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INSEAD MBA Programme September - October 2008


The mean dollar amount of sales per customer at a toy store located at an airlines terminal from a sample of 36 customers is equal to $20 with a standard deviation of $3.20.

a) What is the range within which the mean dollar amount of sales of the store will fall with a probability of 99%?

b) What size a random sample should be collected as a minimum if you want to estimate the mean sales amount within $1 with the same level of confidence?

2. A poll for the weekly Journal du Dimanche (February 19,1995) reported that the percentage of the eligible voters who were favorable of Edouard Balladur was 46% with a margin of error (half the width of a 95% confidence interval) at 2.2%. What must have been the sample size in the poll?

3. Mark Semmes, owner of the Aurora Restaurant, is considering purchasing new furniture. To help him decide on the amount he can afford to invest in tables and chairs, he wishes to determine the average revenue per customer. The checks for 9 randomly sampled customers had an average of £18.30 and a standard deviation of £6.30.

a) Construct a 95 percent confidence interval for the average check per customer.

b) What additional sample size will be required if Mr Semmes will like the maximum error in his estimation to not exceed £1?

4. Calling Statman? Gillette recently announced plans to launch a new 3-edged razor, called the MACH3. The company spent 6 years and more than $750 million developing this razor. The new razor will sell for approximately $5 with replacement cartridges selling for $1.35 each, a 35% premium over Gillette’s flagship two-blade Sensor razor. Wall Street Journal (April 14, 1998) calls the product a “calculated gamble” and notes that “Gillette’s master plan has little room for error”.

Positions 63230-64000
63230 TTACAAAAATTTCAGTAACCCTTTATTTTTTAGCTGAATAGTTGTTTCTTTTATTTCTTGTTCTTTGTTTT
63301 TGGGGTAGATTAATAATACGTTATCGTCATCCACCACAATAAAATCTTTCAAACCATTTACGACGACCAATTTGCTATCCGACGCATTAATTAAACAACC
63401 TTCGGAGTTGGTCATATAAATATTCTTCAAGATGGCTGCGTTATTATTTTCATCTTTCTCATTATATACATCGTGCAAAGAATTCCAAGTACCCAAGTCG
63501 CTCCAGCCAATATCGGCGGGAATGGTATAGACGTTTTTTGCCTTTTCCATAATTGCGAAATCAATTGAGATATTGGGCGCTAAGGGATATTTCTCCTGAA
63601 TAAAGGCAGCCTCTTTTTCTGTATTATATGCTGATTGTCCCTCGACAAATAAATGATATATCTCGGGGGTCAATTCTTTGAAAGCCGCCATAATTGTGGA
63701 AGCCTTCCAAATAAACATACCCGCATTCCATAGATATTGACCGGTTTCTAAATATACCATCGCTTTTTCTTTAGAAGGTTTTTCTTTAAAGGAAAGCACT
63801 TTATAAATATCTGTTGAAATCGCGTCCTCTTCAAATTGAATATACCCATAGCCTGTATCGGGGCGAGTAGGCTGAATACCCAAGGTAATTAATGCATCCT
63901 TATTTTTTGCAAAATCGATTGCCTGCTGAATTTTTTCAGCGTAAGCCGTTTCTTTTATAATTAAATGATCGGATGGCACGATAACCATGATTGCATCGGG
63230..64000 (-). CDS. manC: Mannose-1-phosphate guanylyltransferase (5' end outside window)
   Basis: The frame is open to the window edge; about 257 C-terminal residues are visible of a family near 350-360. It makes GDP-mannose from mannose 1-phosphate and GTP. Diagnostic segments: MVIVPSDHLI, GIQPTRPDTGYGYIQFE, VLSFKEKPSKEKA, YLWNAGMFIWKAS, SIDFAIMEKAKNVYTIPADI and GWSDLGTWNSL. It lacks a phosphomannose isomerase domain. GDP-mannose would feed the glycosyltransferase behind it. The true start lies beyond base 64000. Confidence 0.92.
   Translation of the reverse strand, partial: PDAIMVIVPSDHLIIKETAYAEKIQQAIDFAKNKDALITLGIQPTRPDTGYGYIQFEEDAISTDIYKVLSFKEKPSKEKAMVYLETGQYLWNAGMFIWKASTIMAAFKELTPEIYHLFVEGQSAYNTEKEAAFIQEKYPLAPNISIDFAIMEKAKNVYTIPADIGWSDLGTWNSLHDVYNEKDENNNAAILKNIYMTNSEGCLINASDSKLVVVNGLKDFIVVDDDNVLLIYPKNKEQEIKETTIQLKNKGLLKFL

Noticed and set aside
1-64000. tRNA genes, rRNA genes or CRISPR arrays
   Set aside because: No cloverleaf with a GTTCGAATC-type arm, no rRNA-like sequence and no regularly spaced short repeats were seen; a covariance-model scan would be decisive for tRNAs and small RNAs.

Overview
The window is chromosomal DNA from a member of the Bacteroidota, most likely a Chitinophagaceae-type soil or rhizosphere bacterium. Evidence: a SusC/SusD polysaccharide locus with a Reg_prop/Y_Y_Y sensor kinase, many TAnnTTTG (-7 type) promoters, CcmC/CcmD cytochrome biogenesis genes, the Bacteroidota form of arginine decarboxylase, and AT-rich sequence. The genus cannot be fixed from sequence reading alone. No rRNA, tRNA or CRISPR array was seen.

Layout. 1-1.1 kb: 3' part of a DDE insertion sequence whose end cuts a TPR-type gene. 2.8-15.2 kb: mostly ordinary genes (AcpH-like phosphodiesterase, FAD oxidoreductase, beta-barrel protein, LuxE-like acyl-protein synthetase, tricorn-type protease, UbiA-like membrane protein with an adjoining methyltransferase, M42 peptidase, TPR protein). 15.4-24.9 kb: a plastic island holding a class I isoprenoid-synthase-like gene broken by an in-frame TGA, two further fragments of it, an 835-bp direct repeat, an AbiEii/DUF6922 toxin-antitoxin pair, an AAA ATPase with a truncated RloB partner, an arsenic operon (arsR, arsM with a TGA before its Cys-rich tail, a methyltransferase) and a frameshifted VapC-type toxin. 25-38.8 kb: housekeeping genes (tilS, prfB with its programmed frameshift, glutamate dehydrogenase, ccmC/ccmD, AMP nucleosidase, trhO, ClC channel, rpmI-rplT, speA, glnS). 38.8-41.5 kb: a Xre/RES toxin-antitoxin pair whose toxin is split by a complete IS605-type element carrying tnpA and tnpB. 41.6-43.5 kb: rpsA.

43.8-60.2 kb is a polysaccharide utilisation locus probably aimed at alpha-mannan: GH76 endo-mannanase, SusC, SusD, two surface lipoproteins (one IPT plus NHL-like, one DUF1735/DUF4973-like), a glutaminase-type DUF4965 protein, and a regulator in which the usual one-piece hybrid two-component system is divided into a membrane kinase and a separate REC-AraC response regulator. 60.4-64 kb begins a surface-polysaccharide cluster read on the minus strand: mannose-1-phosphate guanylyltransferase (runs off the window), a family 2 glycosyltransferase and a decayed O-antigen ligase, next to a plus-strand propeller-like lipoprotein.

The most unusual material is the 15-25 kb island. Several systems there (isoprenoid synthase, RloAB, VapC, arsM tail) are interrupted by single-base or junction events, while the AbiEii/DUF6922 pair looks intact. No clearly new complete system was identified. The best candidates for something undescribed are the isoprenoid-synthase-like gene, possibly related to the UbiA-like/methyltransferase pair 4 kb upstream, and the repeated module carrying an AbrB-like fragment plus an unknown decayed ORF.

a) Because of the great secrecy surrounding the development of the razor, Gillette has not done extensive market research. In fact, they have tested the new razor on a sample of only 100 members of the target population (“men who shave”), each of whom signed a non-disclosure agreement. In this sample, 65 indicated that they prefer the MACH3 to the Sensor razor. Use this sample data to construct a 90 % confidence interval for the proportion of “men who shave” who prefer the MACH3 to the Sensor.

b) Now that the razor has been announced, Gillette wants to gather more information to improve the accuracy of its market share estimates. Suppose Gillette wants to survey enough “men who shave” to reduce the 90 percent confidence interval of part (a) to a width of ± 2%. How many “men who shave” must they sample?



In a recent Gallop Poll of 1300 likely voters in the USA, 672 claimed support for George Bush.

a) Construct a 99% confidence interval for the proportion of all likely voters who support Bush.

b) What is the probability that the true proportion differs from the sample proportion by more than 0.01?


AKBAR and JEFF Co. hires new consultants only from the top business schools in the world. New recruits typically receive a signing bonus in addition to their salary.

a) In a survey of 25 new offers from AKBAR and JEFF, the sample mean was 24,500 Euros, and the sample standard deviation was 5,200 Euros, for the signing bonus. Construct an 80% confidence interval for the mean signing bonus at AKBAR and JEFF. What assumptions do you need to make?

b) For the next year, one would like to obtain the same width of the confidence interval as in Part (a) but with a confidence level of 99%. What is then the desired sample size for the survey? (What assumptions are you making now?)